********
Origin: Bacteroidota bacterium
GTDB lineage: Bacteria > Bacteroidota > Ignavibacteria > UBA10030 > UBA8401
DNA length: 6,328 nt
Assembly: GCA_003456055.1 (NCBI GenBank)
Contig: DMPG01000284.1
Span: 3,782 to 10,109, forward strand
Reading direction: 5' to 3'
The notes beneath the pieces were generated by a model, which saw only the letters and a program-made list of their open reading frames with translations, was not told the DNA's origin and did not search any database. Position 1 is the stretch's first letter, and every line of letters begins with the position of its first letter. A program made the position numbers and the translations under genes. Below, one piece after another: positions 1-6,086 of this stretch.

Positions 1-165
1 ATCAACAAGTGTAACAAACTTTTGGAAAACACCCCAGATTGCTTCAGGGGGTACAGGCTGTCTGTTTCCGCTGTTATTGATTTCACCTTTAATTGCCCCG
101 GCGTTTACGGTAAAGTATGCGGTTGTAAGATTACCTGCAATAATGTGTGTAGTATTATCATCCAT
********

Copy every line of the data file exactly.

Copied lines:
Origin: Bacteroidota bacterium
GTDB lineage: Bacteria > Bacteroidota > Ignavibacteria > UBA10030 > UBA8401
DNA length: 6,328 nt
Assembly: GCA_003456055.1 (NCBI GenBank)
Contig: DMPG01000284.1
Span: 3,782 to 10,109, forward strand
Reading direction: 5' to 3'
The notes beneath the pieces were generated by a model, which saw only the letters and a program-made list of their open reading frames with translations, was not told the DNA's origin and did not search any database. Position 1 is the stretch's first letter, and every line of letters begins with the position of its first letter. A program made the position numbers and the translations under genes. Below, one piece after another: positions 1-6,086 of this stretch.

Positions 1-165
1 ATCAACAAGTGTAACAAACTTTTGGAAAACACCCCAGATTGCTTCAGGGGGTACAGGCTGTCTGTTTCCGCTGTTATTGATTTCACCTTTAATTGCCCCG
101 GCGTTTACGGTAAAGTATGCGGTTGTAAGATTACCTGCAATAATGTGTGTAGTATTATCATCCAT